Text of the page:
Stigma vs. Discrimination

Last Update: August 31, 2014

A stigma refers to negative, unfavourable attitude about a given subject and the behaviour it produces. Stigma differs from discrimination. Discrimination is unfair treatment of a a person due to a person's identity, race, ancestry, place of origin, color, ethnic origin, citizenship, creed, sex, sexual orientation, gender identity, gender expression, age, marital status, family status or disability including mental disorders. It is a form of prejudice that spreads fear, misinformation, labels individuals and perpetuates stereotypes. A stigma against people with mental illnesses is oppressive and unfortunately it prevents many from seeking the help they so desperately need.

Stigma is everywhere in our lives. Some 60 million Americans - about 20% of the population - live with a mental illness. Every week it is estimated that over 4 million Americans miss work for psychiatric reasons. Despite being so common, mental illness continues to be met with widespread stigma: in hospitals, workplaces and in schools; in cities and small communities too. It occurs around the world, unconfined by culture or national borders.

People experience stigma as a barrier that can affect nearly every aspect of life - limiting opportunities for employment, housing and education, often causing the loss of family and friends. It is also very difficult for someone with a mental illness to not start to believe the stereotypical comments. This is known as self-stigma. Many myths and misconceptions contribute to stigma - often times perpetuated by the media. News articles are frequently portraying people with mental illnesses as violent and aggressive when in truth, those living with a mental illness are much more likely to be victims of acts of crime, hate and discrimination.

Reducing stigma requires a change in societal behaviour and attitudes - attitudes towards acceptance, respect and the equitable treatment of people living with mental illnesses. Perhaps most important is for people to understand that having a mental illness is not a choice and recovery, with the right treatment and support, is possible if we can eliminate stereotypes, stigma and discrimination!

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Jen090 Premium
Very informative post, Kevin.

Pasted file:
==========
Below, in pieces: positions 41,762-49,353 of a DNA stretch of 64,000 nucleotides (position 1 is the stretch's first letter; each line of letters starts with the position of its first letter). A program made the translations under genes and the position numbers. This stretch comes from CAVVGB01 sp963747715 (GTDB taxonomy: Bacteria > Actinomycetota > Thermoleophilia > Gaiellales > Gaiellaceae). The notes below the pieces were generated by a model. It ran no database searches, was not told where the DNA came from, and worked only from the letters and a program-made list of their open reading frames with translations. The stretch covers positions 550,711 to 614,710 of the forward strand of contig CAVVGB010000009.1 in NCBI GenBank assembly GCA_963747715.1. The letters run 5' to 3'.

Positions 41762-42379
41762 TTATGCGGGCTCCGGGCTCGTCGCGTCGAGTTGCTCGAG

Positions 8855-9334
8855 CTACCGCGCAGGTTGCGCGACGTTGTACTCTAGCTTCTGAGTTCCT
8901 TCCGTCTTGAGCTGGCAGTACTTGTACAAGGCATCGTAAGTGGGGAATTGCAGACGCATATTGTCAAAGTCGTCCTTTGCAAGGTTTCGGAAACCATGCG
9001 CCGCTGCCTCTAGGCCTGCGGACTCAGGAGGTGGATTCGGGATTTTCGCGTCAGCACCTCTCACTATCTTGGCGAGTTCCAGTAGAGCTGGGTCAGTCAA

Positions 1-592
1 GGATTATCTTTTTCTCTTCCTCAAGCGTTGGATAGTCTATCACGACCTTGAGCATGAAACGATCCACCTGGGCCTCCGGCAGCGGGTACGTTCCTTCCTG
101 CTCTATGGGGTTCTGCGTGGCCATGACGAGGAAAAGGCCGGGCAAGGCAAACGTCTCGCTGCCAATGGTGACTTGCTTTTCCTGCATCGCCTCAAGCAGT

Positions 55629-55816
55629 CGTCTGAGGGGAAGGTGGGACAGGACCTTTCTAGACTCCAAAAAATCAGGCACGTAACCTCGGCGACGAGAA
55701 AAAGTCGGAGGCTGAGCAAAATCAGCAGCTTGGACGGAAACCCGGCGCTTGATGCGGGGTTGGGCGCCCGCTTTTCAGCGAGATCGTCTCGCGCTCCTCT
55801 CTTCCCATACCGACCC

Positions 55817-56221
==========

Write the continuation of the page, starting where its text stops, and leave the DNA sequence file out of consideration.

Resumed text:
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KevinYoung Premium
Thanks
K
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tribe82 Premium
The reality is many forms of what is called "mental illness" is a simple imbalance in some minute form of brain chemistry that a person is unfortunate to be blessed with. Modern science is discovering more about these brain chemicals and has come up with many new ways to battle these imbalances so that many, many people can live productive and fruitful lives. If you know someone who suffers thought mood swings, or bouts of depression, I would counsel you to seek out a professional who is well experienced in these matters. The advances that have been made in the last 10 years are amazing. The brain scans that can be done now that highlight activity in the different areas of the brain are incredible; the cost is not crazy. There need be no stigma around this. It is no different than having a clogged artery; it is something that is not right that just needs to be fixed. It can be fixed with help.
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KevinYoung Premium
Its true - the advances in medicine have gone far to pinpoint mental disorders and advanced treatment options are available but as someone who openly admits to his/her mental health and encourages open, honest, frank discussion - I can assure you that while there is no need for stigma in today's society - it's alive and well! Thanks for commenting,
Regards,
Kevin
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WayneRothman Premium
Great post Kevin; I left a comment.
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KevinYoung Premium
Thanks Wayne - Great comment!
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Terry661 Premium
Well said. I was just wondering if you meant to use the word "Stigmata" at the beginning of your paragraph number two, at least for content of this article?
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KevinYoung Premium
Hi Terry - yes I did as a plural of stigma but I see the confusion so I edited it out, Thanks for asking
Kevin
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Terry661 Premium
That's OK. It wasn't offensive or anything. I just had different understanding of the word. See, I learned something! < : )
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keldubry Premium
Great Blog.
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KevinYoung Premium
Thanks Kelly, I appreciate your comments!
Regards,
Kevin
www.anxietydepressionandbipolar.com
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